Buyt when Gibson needs to clear out the warehouse, they just bulldoze stuff.

– Proteus

Well Proteus... I really can't say anything for sure until I receive the guitars and spend some time noodling around with them. But... the Model X excites me as a 17" (hopefully deep bodied) archtop. So if she's a keeper, the pickguard will go, it may inherit a Bigsby B6, and I'll be investigating how easily I might be able to drop some Filter'Trons in there. "Prototype" be damned!

The Junior was a spontaneous purchase, and a reasonable deal, but I'm not as married to it... yet. I have been enjoying the 14" wide archtop body of an Ibanez AG85 this year, so I'm wondering if this Gretsch Junior will provide that same feel. If so... I'll evaluate what kind of pickups to introduce. Or... since it's red(ish) maybe I'll just sell it to you!

21

Buyt when Gibson needs to clear out the warehouse, they just bulldoze stuff. Proteus

I know, right? The sight of that big shovel rolling over all those Firebird X guitars was something you just can't un-see! I felt sick watching it. Why didn't Gibson donate them to a school system, like those high end PRS guitars were up in Alaska? It didn't sit well with me, and I'm sure many other people, that Gibson just smashed them into smithereens!

– Wade H

Its economics 101 page 1.

22

For the record: Winning something is when you get it for free. Auctions are when you pay more than anyone else was willing to!

23

Winning something is when you get it for free.

Well, not necessarily. Winning is also what happens in games, or when athletes who wanted to win more than anyone else sacrificed enough, and worked hard enough, with enough discipline, to come out on top. Or a performer or artist worked hard enough to have a successful career. (Whether they think it was all worth it, after they finally stand there in victory, is another question.)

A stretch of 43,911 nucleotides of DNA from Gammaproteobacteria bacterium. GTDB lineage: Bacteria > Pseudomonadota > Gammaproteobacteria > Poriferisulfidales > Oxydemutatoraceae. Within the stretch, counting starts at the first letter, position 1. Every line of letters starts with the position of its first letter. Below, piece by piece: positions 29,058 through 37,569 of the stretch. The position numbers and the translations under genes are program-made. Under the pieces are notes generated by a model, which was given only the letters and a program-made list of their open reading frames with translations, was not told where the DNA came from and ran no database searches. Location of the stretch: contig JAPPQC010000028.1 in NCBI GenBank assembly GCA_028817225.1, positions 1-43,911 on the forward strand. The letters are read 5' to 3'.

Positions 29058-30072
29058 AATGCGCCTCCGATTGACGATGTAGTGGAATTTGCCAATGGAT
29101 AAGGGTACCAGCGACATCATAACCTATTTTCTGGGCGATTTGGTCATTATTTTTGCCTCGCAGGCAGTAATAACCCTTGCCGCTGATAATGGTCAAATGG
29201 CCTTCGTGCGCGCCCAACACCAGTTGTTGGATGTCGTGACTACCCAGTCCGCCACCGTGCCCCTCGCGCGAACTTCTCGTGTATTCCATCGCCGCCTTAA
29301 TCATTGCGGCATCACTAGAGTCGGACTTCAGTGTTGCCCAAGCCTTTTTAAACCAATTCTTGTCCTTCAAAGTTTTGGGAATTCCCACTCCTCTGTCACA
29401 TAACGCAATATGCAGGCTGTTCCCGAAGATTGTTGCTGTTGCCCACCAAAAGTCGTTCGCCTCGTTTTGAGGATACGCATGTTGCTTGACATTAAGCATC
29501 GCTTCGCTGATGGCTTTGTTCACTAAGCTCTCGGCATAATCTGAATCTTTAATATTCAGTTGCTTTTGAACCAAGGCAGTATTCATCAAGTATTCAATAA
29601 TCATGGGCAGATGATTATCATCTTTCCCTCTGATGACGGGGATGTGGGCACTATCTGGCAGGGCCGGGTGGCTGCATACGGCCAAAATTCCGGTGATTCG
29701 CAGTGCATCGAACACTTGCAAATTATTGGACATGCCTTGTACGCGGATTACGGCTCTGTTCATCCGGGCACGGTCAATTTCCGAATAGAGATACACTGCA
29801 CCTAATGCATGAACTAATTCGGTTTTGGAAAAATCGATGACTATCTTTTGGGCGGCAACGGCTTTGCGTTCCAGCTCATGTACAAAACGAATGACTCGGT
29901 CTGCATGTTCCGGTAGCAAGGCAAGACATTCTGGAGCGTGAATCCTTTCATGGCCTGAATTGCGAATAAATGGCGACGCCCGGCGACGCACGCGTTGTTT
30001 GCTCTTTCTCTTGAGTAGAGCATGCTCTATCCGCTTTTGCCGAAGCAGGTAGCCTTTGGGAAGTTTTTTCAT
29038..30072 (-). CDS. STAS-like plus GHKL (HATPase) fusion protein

While we substitute a price - mere money - as a convertible proxy for all the work and sacrifice that lay behind its accumulationy, perhaps "winning" an auction (by having and being willing to spend more money than the next guy) is not so different.

In the moment, I suppose it's all about how bad you want it, and how less bad the other guy didn't. But you had to do something to get to the moment where you can stand there as a player.

The most expensive house, and the most expensive car, I've owned were both bought at auction. When the hammer came down, it did occur to me that I was only one bid more foolish than the next guy. But mostly, I was happy with I'd "won," and felt happy - even proud - to get it. Competitive bidding is one way to test whether you actually want something as much as you think you do. When the prices are low-ish, easily affordable, and you're pretty sure you got a deal, it's not much of a contest. When the price is high enough to give pause, the stakes are higher...

24

I got a Bachman 6120. It was described poorly. As were several other vintage pieces. It was well within a reasonable price.

pictures will be shared in a few weeks or whenever it shows up.

25

I got a Bachman 6120. It was described poorly. As were several other vintage pieces. It was well within a reasonable price.

pictures will be shared in a few weeks or whenever it shows up.

– Gasmoney

Congrats Fred, nice catch.